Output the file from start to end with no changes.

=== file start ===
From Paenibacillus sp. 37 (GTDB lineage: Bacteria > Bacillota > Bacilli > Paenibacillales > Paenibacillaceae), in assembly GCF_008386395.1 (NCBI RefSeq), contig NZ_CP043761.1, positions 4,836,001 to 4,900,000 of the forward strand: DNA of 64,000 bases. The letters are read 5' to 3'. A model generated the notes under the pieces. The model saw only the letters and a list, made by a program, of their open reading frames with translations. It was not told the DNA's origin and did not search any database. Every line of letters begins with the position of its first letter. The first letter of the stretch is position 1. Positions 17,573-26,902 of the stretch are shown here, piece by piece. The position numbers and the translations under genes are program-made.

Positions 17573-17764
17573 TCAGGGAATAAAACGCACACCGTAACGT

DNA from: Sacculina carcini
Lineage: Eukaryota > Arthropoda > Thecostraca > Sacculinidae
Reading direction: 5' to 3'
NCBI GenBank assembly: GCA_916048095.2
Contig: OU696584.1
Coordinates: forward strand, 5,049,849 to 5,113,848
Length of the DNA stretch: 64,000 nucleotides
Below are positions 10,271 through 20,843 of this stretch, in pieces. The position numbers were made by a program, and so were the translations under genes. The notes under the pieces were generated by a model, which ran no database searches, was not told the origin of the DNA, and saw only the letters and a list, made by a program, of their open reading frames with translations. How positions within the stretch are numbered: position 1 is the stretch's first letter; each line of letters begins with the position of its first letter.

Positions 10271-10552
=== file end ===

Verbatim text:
From Paenibacillus sp. 37 (GTDB lineage: Bacteria > Bacillota > Bacilli > Paenibacillales > Paenibacillaceae), in assembly GCF_008386395.1 (NCBI RefSeq), contig NZ_CP043761.1, positions 4,836,001 to 4,900,000 of the forward strand: DNA of 64,000 bases. The letters are read 5' to 3'. A model generated the notes under the pieces. The model saw only the letters and a list, made by a program, of their open reading frames with translations. It was not told the DNA's origin and did not search any database. Every line of letters begins with the position of its first letter. The first letter of the stretch is position 1. Positions 17,573-26,902 of the stretch are shown here, piece by piece. The position numbers and the translations under genes are program-made.

Positions 17573-17764
17573 TCAGGGAATAAAACGCACACCGTAACGT

DNA from: Sacculina carcini
Lineage: Eukaryota > Arthropoda > Thecostraca > Sacculinidae
Reading direction: 5' to 3'
NCBI GenBank assembly: GCA_916048095.2
Contig: OU696584.1
Coordinates: forward strand, 5,049,849 to 5,113,848
Length of the DNA stretch: 64,000 nucleotides
Below are positions 10,271 through 20,843 of this stretch, in pieces. The position numbers were made by a program, and so were the translations under genes. The notes under the pieces were generated by a model, which ran no database searches, was not told the origin of the DNA, and saw only the letters and a list, made by a program, of their open reading frames with translations. How positions within the stretch are numbered: position 1 is the stretch's first letter; each line of letters begins with the position of its first letter.

Positions 10271-10552